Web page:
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Jae Kim


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Jae Kim: Theory and Practice
JK12: An Open Letter to Upper Deck

January 27, 2009

The Pojo.com forums (biggest in all of Yu-Gi-Oh!) are abuzz with recent developments in the Upper Deck v. Konami scandal. If you're not aware of the current developments, I urge you to check out the forums for the full scoop!

 

I say this sadly, but it's pretty clear Upper Deck has lost its hold on the game it transformed into an American phenomenon. Even if the best possible scenario occurs, say the court prevents Konami from distributing and gives Upper Deck full distributorship rights, the agreement naming Upper Deck as the main distributor of Yu-Gi-Oh! ends in a year. And unless Konami and Upper Deck are both fooling us, it's highly unlikely that Konami will renew this agreement after all the acrimony involved in this round.

 

So Upper Deck loses Yu-Gi-Oh, possibly in a year and likely sooner. I want to take a trip down memory lane and discuss the company and what it has done for the game.

 

Taking a Trip Down Memory Lane to Discuss the Company and What It Has Done

 

Apologies for that descriptive header.

 

I have some personal experience with Upper Deck, since I worked for Metagame.com (which *may* or may not be a subsidiary of Upper Deck *wink wink*) for two years. I was always grateful for this position, because it put me into fleeting opportunities of contact with quite a few prominent figures of the organized play and TCG departments of Yu-Gi-Oh!

 

When I first started, Metagame had not yet become the ubiquitous phenomenon it is now. Coverage of events such as Nationals 2004, the first Gencon Anaheim, and SJC Las Vegas was rather sparse and lacking (as you can see by clicking on the events). The game had not yet exploded, and Upper Deck was actually intently focused on its VS. System TCG.

 

When Metagame began to kick into full swing and Upper Deck started to hit it big with the VS. Pro Circuit and the Shonen Jump Circuit, the possibilities were limitless. You could feel the electricity in the air as the company began to capture lightning in a bottle. Soon, it was able to announce discretely that representatives were discussing changes to the ban list, banning Cyber Stein, and designing TCG exclusive versions of cards!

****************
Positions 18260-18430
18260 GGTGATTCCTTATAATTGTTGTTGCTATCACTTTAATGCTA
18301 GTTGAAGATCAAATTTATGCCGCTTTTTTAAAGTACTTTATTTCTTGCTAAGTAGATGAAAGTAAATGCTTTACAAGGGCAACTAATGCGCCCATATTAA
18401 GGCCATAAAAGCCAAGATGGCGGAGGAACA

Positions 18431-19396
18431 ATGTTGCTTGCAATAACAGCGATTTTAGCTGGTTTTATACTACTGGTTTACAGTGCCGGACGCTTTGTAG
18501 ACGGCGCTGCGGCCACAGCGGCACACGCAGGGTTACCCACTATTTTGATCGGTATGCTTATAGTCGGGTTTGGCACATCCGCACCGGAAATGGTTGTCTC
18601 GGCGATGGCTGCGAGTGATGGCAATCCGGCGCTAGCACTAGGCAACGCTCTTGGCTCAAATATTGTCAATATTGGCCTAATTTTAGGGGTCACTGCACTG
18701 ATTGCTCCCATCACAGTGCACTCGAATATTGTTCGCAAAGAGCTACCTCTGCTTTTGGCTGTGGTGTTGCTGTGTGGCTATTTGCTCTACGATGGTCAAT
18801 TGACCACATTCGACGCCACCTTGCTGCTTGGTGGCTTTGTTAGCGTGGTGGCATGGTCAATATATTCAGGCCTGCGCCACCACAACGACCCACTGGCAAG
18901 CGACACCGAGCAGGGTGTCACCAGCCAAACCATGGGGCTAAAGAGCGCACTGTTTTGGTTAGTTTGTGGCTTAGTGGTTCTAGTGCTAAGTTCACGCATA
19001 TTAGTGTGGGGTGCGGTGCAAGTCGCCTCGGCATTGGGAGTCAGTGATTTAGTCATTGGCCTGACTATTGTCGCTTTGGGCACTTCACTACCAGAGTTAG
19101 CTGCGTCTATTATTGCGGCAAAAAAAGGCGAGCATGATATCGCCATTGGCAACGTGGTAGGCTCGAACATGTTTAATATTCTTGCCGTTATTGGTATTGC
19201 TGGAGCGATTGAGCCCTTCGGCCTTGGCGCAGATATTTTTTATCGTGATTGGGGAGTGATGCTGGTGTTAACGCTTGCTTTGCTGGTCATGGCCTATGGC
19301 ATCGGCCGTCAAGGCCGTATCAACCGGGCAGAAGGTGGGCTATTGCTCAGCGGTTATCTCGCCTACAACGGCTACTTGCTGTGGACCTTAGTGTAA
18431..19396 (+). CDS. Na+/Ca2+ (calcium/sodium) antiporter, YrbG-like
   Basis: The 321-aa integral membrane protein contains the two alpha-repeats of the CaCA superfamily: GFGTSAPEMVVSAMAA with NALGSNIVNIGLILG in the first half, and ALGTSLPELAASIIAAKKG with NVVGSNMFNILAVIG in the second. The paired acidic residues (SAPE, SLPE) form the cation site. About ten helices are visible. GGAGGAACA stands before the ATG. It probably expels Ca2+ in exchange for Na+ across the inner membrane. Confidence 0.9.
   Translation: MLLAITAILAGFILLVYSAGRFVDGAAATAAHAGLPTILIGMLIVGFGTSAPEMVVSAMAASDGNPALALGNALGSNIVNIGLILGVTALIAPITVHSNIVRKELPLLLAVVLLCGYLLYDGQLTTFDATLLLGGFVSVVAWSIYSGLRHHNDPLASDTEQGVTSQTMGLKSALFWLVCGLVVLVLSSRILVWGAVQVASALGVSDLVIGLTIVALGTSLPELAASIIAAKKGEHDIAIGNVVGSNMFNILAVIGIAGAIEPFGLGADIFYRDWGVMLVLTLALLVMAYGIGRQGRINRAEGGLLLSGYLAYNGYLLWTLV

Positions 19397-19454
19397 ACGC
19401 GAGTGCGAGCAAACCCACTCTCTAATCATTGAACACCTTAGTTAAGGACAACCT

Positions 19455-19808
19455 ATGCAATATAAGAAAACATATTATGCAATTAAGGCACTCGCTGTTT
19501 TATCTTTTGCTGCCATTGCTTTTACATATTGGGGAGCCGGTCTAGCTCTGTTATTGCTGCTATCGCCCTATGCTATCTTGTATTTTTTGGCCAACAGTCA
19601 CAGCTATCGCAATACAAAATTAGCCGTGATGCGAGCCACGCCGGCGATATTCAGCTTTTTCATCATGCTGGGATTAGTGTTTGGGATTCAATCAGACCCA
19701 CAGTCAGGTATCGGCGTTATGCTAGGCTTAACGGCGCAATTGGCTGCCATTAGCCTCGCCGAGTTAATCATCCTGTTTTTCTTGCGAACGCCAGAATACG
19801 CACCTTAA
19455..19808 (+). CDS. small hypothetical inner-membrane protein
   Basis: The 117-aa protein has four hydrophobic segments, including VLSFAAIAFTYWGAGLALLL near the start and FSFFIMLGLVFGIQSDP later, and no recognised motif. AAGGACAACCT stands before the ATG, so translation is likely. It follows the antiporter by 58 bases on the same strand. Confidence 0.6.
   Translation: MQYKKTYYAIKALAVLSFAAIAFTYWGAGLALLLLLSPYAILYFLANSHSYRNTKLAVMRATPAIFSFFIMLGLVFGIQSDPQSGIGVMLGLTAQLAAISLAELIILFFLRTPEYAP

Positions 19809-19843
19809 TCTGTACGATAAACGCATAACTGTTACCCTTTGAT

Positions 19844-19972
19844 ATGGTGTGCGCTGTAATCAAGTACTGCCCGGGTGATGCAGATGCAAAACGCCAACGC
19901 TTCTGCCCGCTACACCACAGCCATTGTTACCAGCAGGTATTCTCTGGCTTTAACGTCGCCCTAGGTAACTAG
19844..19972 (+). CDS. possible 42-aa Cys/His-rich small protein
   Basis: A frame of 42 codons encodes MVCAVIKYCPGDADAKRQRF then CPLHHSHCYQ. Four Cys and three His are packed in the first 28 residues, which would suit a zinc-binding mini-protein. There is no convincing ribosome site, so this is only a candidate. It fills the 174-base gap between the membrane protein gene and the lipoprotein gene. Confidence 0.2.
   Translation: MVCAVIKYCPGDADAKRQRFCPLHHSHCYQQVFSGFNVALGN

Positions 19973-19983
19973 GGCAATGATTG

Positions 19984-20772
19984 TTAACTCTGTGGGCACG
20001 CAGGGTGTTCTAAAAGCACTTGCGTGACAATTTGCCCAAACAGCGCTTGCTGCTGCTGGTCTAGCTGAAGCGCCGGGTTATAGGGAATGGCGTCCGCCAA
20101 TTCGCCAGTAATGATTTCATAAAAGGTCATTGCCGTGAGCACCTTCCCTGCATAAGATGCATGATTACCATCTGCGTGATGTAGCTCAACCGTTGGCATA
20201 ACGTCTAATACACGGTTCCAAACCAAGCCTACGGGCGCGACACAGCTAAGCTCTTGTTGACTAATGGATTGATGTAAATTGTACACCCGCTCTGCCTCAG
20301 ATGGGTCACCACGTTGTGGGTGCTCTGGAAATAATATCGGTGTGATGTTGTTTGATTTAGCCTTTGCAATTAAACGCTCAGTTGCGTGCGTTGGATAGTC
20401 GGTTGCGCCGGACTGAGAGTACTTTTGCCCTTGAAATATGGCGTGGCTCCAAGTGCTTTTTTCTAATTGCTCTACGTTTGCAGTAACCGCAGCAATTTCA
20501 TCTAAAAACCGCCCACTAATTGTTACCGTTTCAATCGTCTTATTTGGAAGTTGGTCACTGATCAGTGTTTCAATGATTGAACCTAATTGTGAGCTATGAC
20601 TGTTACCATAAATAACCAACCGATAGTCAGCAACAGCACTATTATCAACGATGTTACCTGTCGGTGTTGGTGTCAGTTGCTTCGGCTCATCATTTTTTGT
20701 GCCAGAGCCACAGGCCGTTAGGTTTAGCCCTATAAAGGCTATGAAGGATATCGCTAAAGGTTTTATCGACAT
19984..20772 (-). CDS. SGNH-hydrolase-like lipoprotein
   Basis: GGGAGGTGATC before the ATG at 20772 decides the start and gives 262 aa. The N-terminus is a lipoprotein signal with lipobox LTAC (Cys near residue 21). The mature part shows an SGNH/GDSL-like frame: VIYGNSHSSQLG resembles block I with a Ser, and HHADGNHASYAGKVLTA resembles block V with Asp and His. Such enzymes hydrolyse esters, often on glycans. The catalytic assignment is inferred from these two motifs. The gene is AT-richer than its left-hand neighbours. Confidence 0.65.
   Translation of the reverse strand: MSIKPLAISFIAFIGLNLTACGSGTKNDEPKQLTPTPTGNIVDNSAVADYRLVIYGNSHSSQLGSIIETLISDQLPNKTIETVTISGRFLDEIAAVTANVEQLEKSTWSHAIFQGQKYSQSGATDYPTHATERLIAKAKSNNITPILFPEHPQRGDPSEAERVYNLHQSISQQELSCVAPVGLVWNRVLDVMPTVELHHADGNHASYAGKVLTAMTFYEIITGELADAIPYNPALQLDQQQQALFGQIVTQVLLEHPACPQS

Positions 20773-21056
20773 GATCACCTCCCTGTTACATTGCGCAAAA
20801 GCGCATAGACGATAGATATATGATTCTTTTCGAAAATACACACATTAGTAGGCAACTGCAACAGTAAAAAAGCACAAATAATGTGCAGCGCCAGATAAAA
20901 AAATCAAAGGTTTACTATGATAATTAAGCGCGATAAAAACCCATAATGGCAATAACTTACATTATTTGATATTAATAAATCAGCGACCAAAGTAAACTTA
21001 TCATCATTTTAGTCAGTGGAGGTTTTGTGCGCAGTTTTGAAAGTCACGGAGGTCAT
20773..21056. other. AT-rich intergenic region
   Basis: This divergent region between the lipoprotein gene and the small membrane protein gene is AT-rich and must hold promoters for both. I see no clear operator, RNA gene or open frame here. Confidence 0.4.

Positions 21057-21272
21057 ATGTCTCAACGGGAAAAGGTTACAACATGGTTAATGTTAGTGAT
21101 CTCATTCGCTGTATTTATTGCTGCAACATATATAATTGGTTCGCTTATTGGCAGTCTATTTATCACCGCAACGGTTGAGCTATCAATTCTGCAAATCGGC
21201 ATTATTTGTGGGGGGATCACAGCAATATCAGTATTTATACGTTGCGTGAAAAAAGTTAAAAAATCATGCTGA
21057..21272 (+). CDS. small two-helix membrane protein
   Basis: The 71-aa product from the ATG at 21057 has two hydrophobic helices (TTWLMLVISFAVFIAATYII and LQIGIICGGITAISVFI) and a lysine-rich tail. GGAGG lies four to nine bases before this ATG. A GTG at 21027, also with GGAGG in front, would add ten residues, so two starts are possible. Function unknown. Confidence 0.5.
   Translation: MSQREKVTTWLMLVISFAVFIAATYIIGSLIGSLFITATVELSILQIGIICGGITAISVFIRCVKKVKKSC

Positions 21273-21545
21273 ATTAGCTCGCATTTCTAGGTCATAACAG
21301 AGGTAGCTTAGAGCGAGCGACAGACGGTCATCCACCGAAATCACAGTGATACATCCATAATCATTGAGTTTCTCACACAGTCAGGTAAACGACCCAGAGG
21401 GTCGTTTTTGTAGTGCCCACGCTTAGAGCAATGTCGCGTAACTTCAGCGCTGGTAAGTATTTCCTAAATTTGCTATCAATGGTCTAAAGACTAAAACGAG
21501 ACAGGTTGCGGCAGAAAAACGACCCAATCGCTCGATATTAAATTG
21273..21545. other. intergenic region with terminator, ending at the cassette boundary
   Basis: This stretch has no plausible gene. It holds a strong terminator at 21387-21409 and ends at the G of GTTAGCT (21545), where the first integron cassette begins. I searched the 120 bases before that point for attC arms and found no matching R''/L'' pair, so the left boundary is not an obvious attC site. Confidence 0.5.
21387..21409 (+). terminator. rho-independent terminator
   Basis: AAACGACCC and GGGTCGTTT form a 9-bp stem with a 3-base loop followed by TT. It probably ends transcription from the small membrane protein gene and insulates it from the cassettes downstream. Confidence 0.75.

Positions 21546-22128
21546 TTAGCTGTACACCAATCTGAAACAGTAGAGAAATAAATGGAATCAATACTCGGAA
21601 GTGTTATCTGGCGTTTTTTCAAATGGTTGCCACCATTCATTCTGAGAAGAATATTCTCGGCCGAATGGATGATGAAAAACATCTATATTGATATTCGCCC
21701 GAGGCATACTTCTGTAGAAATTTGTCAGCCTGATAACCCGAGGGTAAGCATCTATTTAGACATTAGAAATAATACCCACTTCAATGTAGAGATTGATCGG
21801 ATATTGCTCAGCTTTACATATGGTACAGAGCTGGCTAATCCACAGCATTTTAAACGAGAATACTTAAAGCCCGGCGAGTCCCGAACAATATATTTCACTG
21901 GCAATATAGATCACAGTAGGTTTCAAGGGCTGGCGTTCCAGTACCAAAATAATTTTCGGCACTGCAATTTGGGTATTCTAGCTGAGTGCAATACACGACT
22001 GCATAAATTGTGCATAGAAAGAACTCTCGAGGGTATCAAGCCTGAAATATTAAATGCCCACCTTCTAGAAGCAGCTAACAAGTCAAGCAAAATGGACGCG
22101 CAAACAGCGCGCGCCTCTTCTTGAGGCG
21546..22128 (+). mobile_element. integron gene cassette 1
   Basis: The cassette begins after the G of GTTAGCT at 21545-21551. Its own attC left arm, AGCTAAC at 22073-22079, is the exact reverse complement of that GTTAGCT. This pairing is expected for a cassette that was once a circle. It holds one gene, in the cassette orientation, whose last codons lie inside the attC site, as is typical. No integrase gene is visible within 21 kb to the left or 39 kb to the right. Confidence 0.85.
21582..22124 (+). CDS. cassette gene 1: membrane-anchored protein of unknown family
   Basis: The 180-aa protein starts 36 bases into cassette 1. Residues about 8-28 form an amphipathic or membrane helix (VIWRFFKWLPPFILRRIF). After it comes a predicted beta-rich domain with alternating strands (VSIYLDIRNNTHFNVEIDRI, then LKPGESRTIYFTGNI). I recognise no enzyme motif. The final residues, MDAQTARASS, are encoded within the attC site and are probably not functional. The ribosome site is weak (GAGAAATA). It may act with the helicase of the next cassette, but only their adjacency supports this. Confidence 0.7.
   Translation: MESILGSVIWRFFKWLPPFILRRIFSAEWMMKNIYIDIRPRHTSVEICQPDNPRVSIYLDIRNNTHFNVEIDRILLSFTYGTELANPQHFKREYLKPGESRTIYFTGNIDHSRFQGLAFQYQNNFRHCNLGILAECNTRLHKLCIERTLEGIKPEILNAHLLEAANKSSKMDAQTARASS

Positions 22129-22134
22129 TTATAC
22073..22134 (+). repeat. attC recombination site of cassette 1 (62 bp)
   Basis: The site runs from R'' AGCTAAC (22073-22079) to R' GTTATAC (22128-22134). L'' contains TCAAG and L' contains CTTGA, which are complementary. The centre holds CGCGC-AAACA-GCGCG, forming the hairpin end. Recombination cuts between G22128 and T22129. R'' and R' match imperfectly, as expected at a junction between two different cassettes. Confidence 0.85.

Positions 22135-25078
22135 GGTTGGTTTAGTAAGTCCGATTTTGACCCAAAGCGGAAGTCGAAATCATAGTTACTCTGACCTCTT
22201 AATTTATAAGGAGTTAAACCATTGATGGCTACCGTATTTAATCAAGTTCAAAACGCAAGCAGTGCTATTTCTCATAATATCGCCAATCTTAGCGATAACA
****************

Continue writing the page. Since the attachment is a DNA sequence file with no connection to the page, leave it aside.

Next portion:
From this perspective, the collapse of UD's control over the game has been rather shocking. I saw firsthand the tireless individuals who worked so hard to champion the game. I saw all their dreams dashed lifelessly across the TCG landscape. The flawlessly designed, extensively well-supported, and brilliantly licensed VS. System and WoW TCG both collapsing despite the best of intentions. The loss of Yu-Gi-Oh. I want to remind Konami supporters that Upper Deck's organized play department created this game. It turned the game into something worth discussing on the message forums.

 

Reminiscing from the Old School

 

When I was a beginning player, I have very, very fond memories of Yu-Gi-Oh! The game was supported on the local market, and regionals tournaments were a HUGE deal. As a beginner during Invasion of Chaos, I would scour the different PTO websites, trying desperately to grab deck lists of the best decks to try to play.

 

Yu-gi-oh Virtual Desktop was in its infant stages, and rulings were a terrible mess. You would have to find direct rulings on the Yugioh-card website until Netrep.net came out with a database, and organized play was terrible. Judges were often clueless, tournaments other than locals were non-existent, and event coverage was lacking.

 

It was Someguy, Nickwhiz, and then f00b and Sandtrap that first ushered in the idea of the Yu-gi-oh pro, or “celebrity YGO player” (I take this term with a grain of salt, but it is convenient for describing the concept.) I would constantly read their articles for advice and religiously scour the Pojo card of the day. At the eve of Gencon Anaheim when Team Savage was formed and I actually realized I was a good player, nobody in the game including T, Hugo, Emon, Eric Wu, or even Jason Meyer had any clue how big this game was going to be.